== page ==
May 31, 2009

Jesus, the Buddha, beautiful weeds and why happiness is so fleeting

Interesting—and brief: Watch Andrew Sullivan interview science writer Robert Wright. The two "blur the lines between Buddhism and Christianity."

In 2003, Tricycle interviewed Bob Wright, who uses natural selection to explain, among other things, why happiness is so fleeting: 

Considering the many thousands of years of evolution that have shaped us, if spiritual practice is designed to counter what comes “naturally,” we face quite a challenge.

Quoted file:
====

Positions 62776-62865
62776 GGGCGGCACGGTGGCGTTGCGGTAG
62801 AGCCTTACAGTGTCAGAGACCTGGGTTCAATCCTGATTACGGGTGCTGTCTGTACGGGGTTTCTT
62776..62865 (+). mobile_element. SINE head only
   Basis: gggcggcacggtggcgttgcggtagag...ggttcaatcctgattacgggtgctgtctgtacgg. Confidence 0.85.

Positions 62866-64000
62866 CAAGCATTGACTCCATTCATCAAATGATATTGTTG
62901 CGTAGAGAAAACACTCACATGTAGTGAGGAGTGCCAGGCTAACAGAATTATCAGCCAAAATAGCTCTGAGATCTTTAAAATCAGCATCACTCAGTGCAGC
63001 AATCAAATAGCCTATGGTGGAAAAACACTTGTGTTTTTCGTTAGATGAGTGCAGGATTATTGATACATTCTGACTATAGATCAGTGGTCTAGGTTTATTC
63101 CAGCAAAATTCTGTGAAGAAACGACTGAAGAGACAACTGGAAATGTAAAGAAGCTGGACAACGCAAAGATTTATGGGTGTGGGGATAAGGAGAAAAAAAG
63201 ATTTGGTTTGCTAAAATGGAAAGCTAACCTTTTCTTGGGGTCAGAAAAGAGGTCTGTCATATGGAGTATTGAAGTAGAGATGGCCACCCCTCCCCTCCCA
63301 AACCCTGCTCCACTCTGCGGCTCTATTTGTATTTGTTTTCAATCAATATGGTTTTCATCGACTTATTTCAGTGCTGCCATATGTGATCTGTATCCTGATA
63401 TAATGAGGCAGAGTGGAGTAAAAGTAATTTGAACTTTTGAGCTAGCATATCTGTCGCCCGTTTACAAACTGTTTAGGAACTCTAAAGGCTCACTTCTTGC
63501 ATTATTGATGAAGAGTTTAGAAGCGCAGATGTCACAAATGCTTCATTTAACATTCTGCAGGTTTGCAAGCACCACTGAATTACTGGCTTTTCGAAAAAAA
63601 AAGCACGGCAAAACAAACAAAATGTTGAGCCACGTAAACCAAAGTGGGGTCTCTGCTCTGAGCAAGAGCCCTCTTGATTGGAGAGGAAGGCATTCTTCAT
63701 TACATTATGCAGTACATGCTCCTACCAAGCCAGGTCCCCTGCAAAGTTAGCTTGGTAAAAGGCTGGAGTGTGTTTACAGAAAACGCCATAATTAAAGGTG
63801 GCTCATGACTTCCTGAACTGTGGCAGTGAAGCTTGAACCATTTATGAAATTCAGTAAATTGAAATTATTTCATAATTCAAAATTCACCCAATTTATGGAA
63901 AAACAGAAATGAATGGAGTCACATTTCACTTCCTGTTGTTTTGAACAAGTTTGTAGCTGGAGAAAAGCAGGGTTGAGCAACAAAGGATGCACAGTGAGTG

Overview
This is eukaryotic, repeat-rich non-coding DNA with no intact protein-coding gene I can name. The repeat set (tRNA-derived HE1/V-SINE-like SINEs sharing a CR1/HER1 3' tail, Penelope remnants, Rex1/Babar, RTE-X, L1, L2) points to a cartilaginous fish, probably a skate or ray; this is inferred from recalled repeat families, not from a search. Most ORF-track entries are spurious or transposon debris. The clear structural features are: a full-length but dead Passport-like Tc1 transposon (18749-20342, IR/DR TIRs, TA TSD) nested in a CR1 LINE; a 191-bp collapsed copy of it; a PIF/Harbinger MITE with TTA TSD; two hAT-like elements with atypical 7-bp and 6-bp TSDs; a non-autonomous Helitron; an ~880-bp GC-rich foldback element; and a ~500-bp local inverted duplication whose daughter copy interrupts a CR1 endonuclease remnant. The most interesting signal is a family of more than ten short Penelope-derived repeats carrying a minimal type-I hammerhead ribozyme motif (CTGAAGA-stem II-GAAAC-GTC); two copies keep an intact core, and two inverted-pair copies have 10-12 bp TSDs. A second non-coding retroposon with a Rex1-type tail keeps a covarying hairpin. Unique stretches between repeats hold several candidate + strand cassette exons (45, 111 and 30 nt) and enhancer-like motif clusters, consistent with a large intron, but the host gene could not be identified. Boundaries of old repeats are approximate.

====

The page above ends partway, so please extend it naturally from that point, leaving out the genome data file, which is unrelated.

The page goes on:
Yes, and I think the scale of that challenge is something that Buddhism implicitly recognizes. Evolution designed us to pursue self-interest and get our genes into the next generation. But it did not design us to be happy. In fact, happiness is something that is designed by natural selection to evaporate. It is designed not to last but to keep you motivated. If you imagine an animal that upon having sex says, “Okay, I’m happy forever now,” that’s an animal whose genes are going to lose out to a different animal that says, “Well, that was fun, but I want to do it again, you know.” This is the reason that gratification is so fleeting, and this is something that Buddhism addresses very fundamentally. Unhappiness - suffering - is a given, and at the very heart of the Buddhist teachings. Buddhism recognizes that it is an illusion to think that the things you desire are going to bring you lasting happiness; in fact, the opposite is true. Once again we will find ourselves in the state of thirst, in the state of hunger, the state of unhappiness. If you think about it, there was a crying need for somebody to diagnose the problem, to stress that happiness is fleeting and just leaves us craving more.